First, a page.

The World Health Organisation (WHO) estimates that some 5.5 billion people around the globe inhabit countries with low to non-existent access to controlled medicines and have inadequate access to treatment for moderate to severe pain. This figure translates to over 80 per cent of the world's population. Only in a small number of wealthy countries do citizens stand a reasonable chance of gaining adequate access to pain care, though even here room for improvement remains.

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  • Scheduling in the international drug control system

    Christopher Hallam Dave Bewley-Taylor Martin Jelsma
    Series on Legislative Reform of Drug Policies Nr. 25
    June 2014

    While often viewed as an obscure technical issue, the problem of scheduling lies at the core of the functioning of the international drug control system. Scheduling – the classification of a substance within a graded system of controls and restrictions, or 'schedules' – must take place in order for a substance to be included in the international control framework, and determines the type and intensity of controls to be applied. For this reason, the topic is of central importance.

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  • Cocaine: towards a self-regulation model

    New developments in Harm Reduction
    Grazia Zuffa
    Series on Legislative Reform of Drug Policies Nr. 24
    February 2014

    By taking cues from users’ self-regulation strategies, it is possible to design innovative operational models for drug services as well as drug policies, strengthening Harm Reduction as an alternative approach to the disease model. A significant body of research on cocaine users recruited outside captive populations – that is, studies based on samples of users who have not been enrolled through drug addiction services – has been carried out in many European countries and outside Europe. These studies show a variety of patterns and trajectories of use other than “addictive” use.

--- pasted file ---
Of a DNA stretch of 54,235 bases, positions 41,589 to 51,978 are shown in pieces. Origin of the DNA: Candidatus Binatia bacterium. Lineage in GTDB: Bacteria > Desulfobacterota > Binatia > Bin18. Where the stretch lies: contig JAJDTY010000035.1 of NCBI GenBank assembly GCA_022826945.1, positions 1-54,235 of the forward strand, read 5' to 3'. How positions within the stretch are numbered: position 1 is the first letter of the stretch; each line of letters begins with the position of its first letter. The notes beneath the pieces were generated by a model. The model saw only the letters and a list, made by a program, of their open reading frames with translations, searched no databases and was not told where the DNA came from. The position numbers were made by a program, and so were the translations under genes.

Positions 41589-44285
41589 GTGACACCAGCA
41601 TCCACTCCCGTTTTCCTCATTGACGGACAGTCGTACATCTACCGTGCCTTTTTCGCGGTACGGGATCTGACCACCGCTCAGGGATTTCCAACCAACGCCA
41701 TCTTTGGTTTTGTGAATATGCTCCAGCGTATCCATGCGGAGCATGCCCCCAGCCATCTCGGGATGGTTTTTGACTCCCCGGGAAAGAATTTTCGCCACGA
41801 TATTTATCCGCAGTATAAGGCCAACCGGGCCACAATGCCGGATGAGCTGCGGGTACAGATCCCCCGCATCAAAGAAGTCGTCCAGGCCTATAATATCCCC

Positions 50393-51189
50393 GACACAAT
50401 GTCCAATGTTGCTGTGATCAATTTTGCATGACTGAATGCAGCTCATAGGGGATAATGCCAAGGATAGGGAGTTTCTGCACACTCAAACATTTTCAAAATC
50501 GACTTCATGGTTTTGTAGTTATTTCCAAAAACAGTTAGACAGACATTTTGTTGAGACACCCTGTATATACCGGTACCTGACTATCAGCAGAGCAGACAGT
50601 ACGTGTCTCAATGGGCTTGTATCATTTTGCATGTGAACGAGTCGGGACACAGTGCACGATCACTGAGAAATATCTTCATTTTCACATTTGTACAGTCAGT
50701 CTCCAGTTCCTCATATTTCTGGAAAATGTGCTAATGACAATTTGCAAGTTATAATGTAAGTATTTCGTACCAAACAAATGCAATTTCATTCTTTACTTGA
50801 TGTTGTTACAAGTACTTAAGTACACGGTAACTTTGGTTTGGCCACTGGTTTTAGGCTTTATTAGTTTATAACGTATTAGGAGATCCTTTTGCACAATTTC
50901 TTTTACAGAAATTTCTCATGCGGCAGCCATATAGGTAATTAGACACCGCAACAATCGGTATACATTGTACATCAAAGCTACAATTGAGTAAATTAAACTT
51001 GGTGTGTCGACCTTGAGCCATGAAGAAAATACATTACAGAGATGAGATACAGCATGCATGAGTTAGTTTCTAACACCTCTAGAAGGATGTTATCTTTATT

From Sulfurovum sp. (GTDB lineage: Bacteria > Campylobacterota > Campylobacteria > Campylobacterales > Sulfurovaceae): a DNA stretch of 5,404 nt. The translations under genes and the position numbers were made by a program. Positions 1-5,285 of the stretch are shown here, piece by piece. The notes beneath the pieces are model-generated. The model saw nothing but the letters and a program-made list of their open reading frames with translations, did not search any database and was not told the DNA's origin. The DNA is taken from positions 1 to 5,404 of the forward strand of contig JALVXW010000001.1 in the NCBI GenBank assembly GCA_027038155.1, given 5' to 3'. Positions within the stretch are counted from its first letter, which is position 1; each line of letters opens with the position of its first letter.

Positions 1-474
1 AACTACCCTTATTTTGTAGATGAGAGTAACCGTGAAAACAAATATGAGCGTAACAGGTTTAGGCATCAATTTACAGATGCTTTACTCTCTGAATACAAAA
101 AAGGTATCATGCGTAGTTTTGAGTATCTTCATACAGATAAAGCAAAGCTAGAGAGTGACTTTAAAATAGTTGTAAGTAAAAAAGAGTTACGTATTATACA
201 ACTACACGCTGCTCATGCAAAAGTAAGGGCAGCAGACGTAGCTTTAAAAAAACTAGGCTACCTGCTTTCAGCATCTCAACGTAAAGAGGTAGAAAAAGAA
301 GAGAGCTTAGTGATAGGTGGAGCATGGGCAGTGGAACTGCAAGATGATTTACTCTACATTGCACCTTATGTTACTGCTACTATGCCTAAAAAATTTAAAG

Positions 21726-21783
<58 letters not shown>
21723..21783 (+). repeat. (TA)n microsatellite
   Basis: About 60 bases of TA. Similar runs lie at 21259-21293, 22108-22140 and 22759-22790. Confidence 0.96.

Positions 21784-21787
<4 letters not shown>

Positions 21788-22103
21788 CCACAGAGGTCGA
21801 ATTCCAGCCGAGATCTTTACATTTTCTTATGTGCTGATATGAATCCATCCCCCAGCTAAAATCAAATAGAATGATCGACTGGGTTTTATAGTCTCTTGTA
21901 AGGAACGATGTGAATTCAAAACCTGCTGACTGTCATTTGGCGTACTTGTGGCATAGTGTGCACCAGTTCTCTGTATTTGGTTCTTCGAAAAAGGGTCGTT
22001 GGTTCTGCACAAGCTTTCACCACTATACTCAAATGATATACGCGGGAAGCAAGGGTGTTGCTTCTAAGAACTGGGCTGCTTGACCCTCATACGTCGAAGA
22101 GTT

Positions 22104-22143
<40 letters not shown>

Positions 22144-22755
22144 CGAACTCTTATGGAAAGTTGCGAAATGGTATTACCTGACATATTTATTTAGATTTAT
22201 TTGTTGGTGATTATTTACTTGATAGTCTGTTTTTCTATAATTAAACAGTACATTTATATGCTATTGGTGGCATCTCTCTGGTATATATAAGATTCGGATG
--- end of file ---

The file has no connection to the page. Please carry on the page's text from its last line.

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  • Working towards a legal coca market: The case of coca leaf chewing in Argentina

    Ricardo Abduca Pien Metaal
    Series on Legislative Reform of Drug Policies No. 23
    June 2013

    Modern use of the coca leaf in Argentina provides a series of examples that could contribute to dispelling many of the myths that have polarized debate about the subject over the last few years. Argentine coca consumption does not fit commonly held preconceptions on the subject. Furthermore, the social acceptance and legitimacy of the habit has created an absurd situation in which the sale and possession of coca leaf for consumption is legal, but the supply and wholesale purchase of it are prohibited, and therefore part of an illegal circuit.

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  • Bogotá’s medical care centres for drug addicts (CAMAD)

    An initative wedged between political discourse and technical action
    Julián Quintero
    Series on Legislative Reform of Drug Policies Nr. 22
    November 2012

    In September 2012, the mayor of Bogotá, Gustavo Petro, launched the first centre for drug addicts in the Bronx, a marginalised city-centre neighbourhood. Called the Medical Care Centre for Dependent Drug Users (Centro de Atención Médica a Drogo­dependientes - CAMAD), it is staffed by psy­chiatrists, psychologists, doctors and nurses. The people given care in these cen­tres are in an at-risk situation and socially excluded due to their high levels of drug dependency.

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  • A breakthrough in the making?

    Shifts in the Latin American drug policy debate
    Amira Armenta Pien Metaal Martin Jelsma
    Series on Legislative Reform of Drug Policies Nr. 21
    June 2012

    Remarkable drug policy developments are taking place in Latin America. This is not only at the level of political debate, but is also reflected in actual legislative changes in a number of countries. All in all there is an undeniable regional trend of moving away from the ‘war on drugs’. This briefing ex­plains the background to the opening of the drug policy debate in the region, summa­rises the most relevant aspects of the on­going drug law reforms in some countries, and makes a series of recommendations that could help to move the debate forward in a productive manner.